Nobody wants to hear a customer complaining, right?
I sincerely hope you strongly disagreed. A complaint is a customer asking the company to save them from leaving and to keep them as a customer. It’s easy to make a customer smile when they are handing over money but complaints are the company’s true opportunity to convert customers into engaged apostles.
There are essentially six categories for why your customers leave, though, the specific complaints are infinite.
The key point is, if you never hear the complaint, the opportunity to save that customer is gone, along with the customer. More importantly, other customers will be lost unless you identify and resolve the cause of the complaint.
A “White House Office on Consumer Affairs” report cites that for every one customer that complains about an issue, twenty-six don’t. Very few people enjoy conflict or have the time or energy for it so that’s the tip of an enormous iceberg that has the potential of sinking a company if those customers aren’t replaced. How much business is lost when twenty-six of your customers leave? I emphasized when because they are leaving. Without a formal Customer Experience process in place, the company doesn’t have a clue that it is losing customers.
I wrote earlier that there are six essential categories for why customers leave. The bad news (or good depending on how you view it) is that “complaints” account for only 14% of the reasons. First category:
Customers are dissatisfied with your product or service offering.
To capture those complaints, your company needs a formal customer feedback process to improve your primary offering.
Three other categories make up 9% of why customers leave;
- They die (1%)
- They move away (3%)
- A friend/family member provides the service (5%)
At least it’s a small percentage that you can’t to anything about.
The next group makes up nine percent;
Your competition lures away your customers.
A company can clearly take action here if you know what your competition is doing. So find out!
If you’re doing the math, I’ve listed five categories but only explained why 32% of customers leave a company, 9% of which you can’t do anything about.
That leaves 68% of customers leaving for one single, ridiculously preventable reason.
Indifference: in·dif·fer·ence (noun); lack of interest, concern, or sympathy.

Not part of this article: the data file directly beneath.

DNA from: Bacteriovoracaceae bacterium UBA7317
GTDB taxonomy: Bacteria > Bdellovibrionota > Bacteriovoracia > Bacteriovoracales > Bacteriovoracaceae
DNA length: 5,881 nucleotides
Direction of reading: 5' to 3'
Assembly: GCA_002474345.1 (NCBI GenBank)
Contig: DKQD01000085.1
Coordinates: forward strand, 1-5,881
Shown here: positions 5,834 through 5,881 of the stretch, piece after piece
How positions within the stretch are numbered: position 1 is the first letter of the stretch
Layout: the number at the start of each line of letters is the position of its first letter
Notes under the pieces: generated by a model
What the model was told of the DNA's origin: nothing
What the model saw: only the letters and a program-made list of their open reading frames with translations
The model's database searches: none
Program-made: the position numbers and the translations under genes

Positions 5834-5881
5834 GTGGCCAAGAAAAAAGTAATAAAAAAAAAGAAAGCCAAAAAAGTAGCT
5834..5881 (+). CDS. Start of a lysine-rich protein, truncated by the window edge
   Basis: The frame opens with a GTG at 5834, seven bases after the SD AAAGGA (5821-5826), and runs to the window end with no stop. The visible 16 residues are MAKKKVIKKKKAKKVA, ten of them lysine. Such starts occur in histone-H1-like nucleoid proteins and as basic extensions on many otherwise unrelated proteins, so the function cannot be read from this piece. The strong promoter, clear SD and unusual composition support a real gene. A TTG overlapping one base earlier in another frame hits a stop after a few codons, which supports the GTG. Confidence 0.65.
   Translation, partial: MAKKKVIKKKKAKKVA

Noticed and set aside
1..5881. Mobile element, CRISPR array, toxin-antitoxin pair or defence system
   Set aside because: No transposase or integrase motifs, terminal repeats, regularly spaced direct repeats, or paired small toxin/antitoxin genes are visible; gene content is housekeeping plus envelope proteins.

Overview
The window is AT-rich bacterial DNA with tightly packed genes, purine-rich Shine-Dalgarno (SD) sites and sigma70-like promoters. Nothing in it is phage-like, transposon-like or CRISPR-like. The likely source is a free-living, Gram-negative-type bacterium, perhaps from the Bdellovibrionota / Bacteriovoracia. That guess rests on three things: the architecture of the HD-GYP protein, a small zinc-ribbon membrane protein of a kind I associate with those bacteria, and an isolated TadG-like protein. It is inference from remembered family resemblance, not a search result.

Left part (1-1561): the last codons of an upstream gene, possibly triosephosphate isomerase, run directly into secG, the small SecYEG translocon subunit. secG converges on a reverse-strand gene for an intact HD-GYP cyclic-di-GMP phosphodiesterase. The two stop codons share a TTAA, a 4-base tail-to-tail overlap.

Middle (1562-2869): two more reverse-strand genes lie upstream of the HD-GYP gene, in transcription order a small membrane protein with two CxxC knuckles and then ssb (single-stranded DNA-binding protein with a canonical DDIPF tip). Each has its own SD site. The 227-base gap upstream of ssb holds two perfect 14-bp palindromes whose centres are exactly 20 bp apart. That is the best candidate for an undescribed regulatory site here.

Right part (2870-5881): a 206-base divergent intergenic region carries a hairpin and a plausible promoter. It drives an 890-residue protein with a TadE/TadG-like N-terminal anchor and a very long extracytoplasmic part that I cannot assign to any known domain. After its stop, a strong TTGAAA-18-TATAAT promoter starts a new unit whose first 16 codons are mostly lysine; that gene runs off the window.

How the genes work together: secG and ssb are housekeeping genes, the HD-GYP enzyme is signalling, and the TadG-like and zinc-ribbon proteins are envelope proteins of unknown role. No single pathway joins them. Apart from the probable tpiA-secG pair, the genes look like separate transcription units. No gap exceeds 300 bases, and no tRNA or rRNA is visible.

Customers WILL silently go away if they feel like you don’t care about them. Why silently? Because a bad experience is not always the cause so there is nothing to complain about. In simple terms, they left because they simply didn’t feel warm and fuzzy … and that’s not silly, so don’t roll your eyes.
They weren’t angry (some may have been) but they weren’t wowed and whatever instilled this “perception” could have happened before, during or after the sale.
Think about what makes YOU feel good as customer. For me it’s often little things like acknowledging I’m there (that’s a big one); being friendly and courteous; paying attention; answering the phone professionally with your name; calling me at a specified time or notifying when a deliverable changed. For me, poor communication and improperly setting my expectations are deadly mistakes. I’ll be blogging on industry specific articles dedicated to setting client expectations.
Employee interaction with a customer is not the only aspect to impact the customer experience. There are also “things” that can create a feeling of indifference. Clean facilities/bathrooms/waiting rooms are a small example of things that have an impact on the customer experience.
Your entire company has many things that impact the whole customer experience, which, begin the moment the customer arrives on your site and then surrounds them. Things, because there are so many, can have a greater impact than interaction with people so do not underestimate even the smallest of things. Look around your place of business and any place where you do business.
Management’s challenge is building a company culture that will deliver its vision of the Customer Experience. Hopefully, it has a good vision so that the entire company is inspired to act as one to wow the customer whether through relationships or keeping things in good order.
Building this level of culture requires training or retraining people and often starting with management. A game-changing culture requires its managers to lead the way and treat employees as great as it treats its clients. By the way, good employees also silently go away.
If a company wants to grow, it’s imperative to check every aspect of the Customer Experience by talking to the customers AND the employees. There are many tools, which I will discuss in coming posts, to get the feedback a company needs to decide, honestly, where its Customer Experience really stands. Take note that relying solely on technology is a mistake. It may seem easier and cheaper but you get what you pay for. Technology can’t replace a sincere team member. Well, not yet and hopefully never.
So, let me ask again: Nobody wants to hear a customer complaining, right?
-Please read my other posts for ways to help improve your company’s customer service and share it if you’ve found it helpful.
About the Author
Gerry Criscenzo, founder of Advanced Service Knowledge is passionate about delivering an exceptional customer experience. He has over 30 years experience managing customer facing teams in very demanding customer service industries such as automotive services, IT Services and Home Remodeling/Contractor Services. Gerry is available for consulting, keynote speaking and training. Read more
Please feel free to comment or A.S.K. for topics that you would like covered.